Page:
The Bureau of Offshore Energy Management, Regulation and Enforcement has approved the first permit to restart deepwater drilling operations in the Gulf of Mexico since the Macondo spill incident, referencing availability of containment solutions like the Helix Fast Response System as a deciding factor in allowing drilling to resume. Twenty independent E&P companies have formed the Helix Well Containment Group ("HWGC") to facilitate a joint industry response between operators, who are members of Clean Gulf Associates, in the event of a future spill in the Gulf of Mexico. The Helix Fast Response System is an integral component of this response.
"Working together with the BOEMRE and the Department of the Interior, Helix and the HWCG are furthering the concept that the oil industry can safely and responsibly resume operations in the Gulf to meet the nation's growing energy needs," said Owen Kratz, CEO of Helix Energy Solutions Group. "We have a solution for addressing a spill today, and are continuing to work with the government and industry to expand response capabilities to provide a comprehensive response solution."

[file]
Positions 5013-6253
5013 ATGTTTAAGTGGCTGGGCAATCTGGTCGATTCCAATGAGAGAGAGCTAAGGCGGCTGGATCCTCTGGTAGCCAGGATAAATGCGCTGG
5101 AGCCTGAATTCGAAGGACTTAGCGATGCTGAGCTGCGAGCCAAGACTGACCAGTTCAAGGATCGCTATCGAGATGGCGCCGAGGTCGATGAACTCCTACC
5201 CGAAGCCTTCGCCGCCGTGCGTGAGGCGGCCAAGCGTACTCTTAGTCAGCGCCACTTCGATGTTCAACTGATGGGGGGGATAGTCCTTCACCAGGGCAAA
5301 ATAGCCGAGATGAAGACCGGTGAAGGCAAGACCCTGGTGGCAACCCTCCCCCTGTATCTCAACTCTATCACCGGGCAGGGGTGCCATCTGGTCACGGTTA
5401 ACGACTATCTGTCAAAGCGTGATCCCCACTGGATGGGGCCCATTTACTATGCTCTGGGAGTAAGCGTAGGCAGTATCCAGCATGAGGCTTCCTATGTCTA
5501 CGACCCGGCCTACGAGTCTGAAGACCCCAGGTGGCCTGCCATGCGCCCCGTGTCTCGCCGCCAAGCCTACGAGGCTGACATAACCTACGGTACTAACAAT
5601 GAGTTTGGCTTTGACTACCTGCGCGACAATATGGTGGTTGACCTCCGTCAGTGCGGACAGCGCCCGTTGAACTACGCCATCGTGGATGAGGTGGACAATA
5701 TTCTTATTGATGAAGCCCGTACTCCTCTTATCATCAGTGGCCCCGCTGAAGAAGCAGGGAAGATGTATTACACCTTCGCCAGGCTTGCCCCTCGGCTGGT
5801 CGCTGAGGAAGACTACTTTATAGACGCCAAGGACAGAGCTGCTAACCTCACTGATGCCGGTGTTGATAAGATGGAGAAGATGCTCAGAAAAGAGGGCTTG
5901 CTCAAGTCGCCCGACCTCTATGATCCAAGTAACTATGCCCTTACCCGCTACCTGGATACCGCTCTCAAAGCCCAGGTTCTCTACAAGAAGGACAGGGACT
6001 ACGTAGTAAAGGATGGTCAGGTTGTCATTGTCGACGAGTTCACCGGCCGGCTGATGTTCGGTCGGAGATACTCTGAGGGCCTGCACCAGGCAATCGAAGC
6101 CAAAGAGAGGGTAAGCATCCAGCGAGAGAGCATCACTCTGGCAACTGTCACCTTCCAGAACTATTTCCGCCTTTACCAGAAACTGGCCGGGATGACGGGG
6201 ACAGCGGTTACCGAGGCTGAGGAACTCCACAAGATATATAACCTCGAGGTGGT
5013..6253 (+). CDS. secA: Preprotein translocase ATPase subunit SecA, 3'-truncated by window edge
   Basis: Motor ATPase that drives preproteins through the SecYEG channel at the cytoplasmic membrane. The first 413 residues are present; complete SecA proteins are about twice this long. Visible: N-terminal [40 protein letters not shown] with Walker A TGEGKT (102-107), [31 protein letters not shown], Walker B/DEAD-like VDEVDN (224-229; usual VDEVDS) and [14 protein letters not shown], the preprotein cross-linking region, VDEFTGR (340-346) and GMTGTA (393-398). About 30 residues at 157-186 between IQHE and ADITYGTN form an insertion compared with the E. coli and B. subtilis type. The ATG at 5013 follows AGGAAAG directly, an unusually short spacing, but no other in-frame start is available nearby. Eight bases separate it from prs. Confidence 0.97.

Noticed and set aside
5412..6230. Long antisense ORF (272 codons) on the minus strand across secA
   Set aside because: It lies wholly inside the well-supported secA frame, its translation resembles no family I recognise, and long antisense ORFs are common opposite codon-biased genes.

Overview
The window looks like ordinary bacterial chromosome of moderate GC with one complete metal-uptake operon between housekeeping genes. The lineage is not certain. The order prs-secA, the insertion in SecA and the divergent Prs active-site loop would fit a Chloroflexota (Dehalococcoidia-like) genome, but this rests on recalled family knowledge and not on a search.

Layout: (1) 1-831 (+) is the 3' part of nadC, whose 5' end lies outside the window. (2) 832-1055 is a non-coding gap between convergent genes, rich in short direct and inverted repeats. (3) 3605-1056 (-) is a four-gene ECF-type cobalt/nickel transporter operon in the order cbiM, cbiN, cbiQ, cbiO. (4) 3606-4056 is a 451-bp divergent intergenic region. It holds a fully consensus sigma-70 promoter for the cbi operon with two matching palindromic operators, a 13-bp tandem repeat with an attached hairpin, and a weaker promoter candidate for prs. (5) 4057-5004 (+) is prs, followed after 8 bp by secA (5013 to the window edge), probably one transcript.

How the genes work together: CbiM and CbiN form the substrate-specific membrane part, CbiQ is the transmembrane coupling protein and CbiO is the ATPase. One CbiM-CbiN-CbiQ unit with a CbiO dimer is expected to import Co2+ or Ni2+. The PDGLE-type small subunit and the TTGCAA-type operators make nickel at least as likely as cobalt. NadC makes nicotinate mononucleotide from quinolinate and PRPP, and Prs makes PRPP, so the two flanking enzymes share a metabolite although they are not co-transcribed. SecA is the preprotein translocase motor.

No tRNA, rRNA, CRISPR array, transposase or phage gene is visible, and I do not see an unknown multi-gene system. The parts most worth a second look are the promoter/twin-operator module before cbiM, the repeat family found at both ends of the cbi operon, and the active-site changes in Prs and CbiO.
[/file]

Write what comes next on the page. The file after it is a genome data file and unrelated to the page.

The Helix Fast Response System includes subsea equipment, the Q4000 and the Helix Producer I vessels, to facilitate control and containment of spills in water depths to 5,600 feet. The system is anticipated to expand to ratings of 8,000 foot water depths, with capture and processing capabilities of 55,000 barrels of oil per day and 95 million cubic feet of gas per day by the end of March. "Our response program utilizes proven technologies and assets stationed in the Gulf full time, to ensure a swift, reliable and carefully orchestrated response carried out by offshore crews that work with the equipment on a daily basis," Kratz added.
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